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The AAHA Takes a Stronger Stance Against Declawing

The American Animal Hospital Association (AAHA), the accrediting body for animal hospitals in the United States and Canada, updated it’s policy statement on declawing in August and took a much stronger stance against the procedure!

While this isn’t a complete ban on the declaw procedure, it is a strong statement oposing it, and a definite step in the right direction. Main points the AAHA makes in their rewritten policy are that scratching is a normal and necessary feline behavior, that veterinarians should educate their clients that this is a major surgery that includes amputation and encourage them to use alternatives, and – debunking a major myth – that declawing does NOT prevent cats from ending up in shelters.

The AAHA’s declawing policy states:

The American Animal Hospital Association strongly opposes the declawing of domestic cats and supports veterinarians’ efforts to educate cat owners and provide them with effective alternatives.

Scratching is a normal feline behavior. Cats scratch to (1) condition their claws by removing old nail sheaths, (2) scent mark objects with the glands on their paws, (3) visually mark objects by leaving shredded matter as evidence, (4) stretch and exercise their forelegs, and (5) enjoy a pleasant sensation. Veterinarians must help cat owners to promote appropriate scratching behaviors by advising them to:

Provide suitable implements for normal scratching behavior. Examples include scratching posts, cardboard boxes, lumber or logs, and carpet or fabric remnants affixed to stationary objects. Implements should be tall or long enough to allow full stretching, and be firmly anchored to provide necessary resistance to scratching.

Place appropriate scratching objects near scratched furniture and make them more attractive than the furniture. Additionally, place scratching objects near resting areas so the cat can stretch and scratch after resting.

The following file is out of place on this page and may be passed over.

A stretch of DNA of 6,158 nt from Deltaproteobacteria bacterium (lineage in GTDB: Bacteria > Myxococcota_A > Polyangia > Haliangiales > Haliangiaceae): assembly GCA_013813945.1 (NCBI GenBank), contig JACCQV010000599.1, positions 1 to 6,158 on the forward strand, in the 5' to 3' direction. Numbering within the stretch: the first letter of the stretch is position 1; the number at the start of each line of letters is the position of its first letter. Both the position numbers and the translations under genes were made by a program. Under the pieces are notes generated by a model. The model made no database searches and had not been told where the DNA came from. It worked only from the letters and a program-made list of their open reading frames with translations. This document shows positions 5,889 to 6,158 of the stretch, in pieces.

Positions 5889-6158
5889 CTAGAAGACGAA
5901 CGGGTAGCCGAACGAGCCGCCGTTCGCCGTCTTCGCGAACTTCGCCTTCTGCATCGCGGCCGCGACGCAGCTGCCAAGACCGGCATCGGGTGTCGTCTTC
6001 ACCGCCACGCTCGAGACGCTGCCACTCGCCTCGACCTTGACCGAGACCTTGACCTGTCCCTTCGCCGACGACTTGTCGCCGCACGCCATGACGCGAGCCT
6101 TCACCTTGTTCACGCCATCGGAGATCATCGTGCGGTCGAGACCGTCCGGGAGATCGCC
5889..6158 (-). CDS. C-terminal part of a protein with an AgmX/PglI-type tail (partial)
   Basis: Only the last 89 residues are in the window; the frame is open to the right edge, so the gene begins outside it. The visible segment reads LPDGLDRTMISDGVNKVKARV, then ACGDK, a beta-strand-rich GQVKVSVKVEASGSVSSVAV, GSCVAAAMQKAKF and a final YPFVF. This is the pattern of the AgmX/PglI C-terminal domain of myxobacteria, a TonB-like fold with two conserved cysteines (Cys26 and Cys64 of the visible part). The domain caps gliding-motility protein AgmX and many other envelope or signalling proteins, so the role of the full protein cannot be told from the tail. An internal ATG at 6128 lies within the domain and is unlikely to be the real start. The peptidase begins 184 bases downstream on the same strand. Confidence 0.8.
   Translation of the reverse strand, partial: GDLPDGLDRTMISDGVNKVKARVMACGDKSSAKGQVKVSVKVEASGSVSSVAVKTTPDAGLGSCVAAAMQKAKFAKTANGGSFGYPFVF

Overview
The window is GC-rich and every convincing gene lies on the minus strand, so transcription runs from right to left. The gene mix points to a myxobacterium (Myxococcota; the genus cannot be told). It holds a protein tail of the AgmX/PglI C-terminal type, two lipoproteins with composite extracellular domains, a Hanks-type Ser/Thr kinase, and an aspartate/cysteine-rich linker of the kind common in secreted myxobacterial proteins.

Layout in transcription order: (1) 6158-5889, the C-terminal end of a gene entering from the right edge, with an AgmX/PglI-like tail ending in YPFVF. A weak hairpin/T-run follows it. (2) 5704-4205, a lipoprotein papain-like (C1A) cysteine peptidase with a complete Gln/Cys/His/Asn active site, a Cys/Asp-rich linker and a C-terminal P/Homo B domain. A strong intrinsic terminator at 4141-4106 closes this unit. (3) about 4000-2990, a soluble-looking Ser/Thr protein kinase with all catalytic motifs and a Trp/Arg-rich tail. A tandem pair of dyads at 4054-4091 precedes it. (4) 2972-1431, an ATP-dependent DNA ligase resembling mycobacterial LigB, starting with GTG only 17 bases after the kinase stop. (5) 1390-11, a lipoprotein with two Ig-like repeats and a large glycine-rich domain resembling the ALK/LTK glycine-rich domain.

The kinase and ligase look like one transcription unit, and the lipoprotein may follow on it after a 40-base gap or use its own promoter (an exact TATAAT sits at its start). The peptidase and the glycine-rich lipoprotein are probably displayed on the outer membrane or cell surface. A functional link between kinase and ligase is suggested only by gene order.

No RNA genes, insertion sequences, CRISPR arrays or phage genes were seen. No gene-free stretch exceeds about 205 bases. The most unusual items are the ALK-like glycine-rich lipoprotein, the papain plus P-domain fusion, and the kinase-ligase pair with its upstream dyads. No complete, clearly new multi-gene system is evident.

Train cats through positive reinforcement (e.g., treats, use of catnip, verbal praise, etc.) to use the above implements.

Trim cats’ nails every one to two weeks.

Consider artificial nail caps.

Avoid harm to themselves or cats by avoiding engaging in rough play.

Veterinarians are obliged to provide cat owners with complete education about declawing. The following points are the foundation for full understanding and disclosure regarding declawing:

Declawing is not just removal of the claw; it is a major surgery involving amputation.

Declawing is rarely a medically necessary procedure. There are inherent risks and complications with any surgical procedure, including, but not limited to, anesthetic complications, side effects associated with analgesics, hemorrhage, infection, and pain.

The U.S. Centers for Disease Control and Prevention does not list declawing as a means of preventing disease in either healthy or immunocompromised individuals.

Declawing may warrant consideration as an alternative to relinquishment or euthanasia, but only after extensive education and presentation of other strategies to manage scratching behavior. Many declawed cats are still relinquished to shelters – declawing does not guarantee that cats will remain in households.

Read the entire policy at this link.


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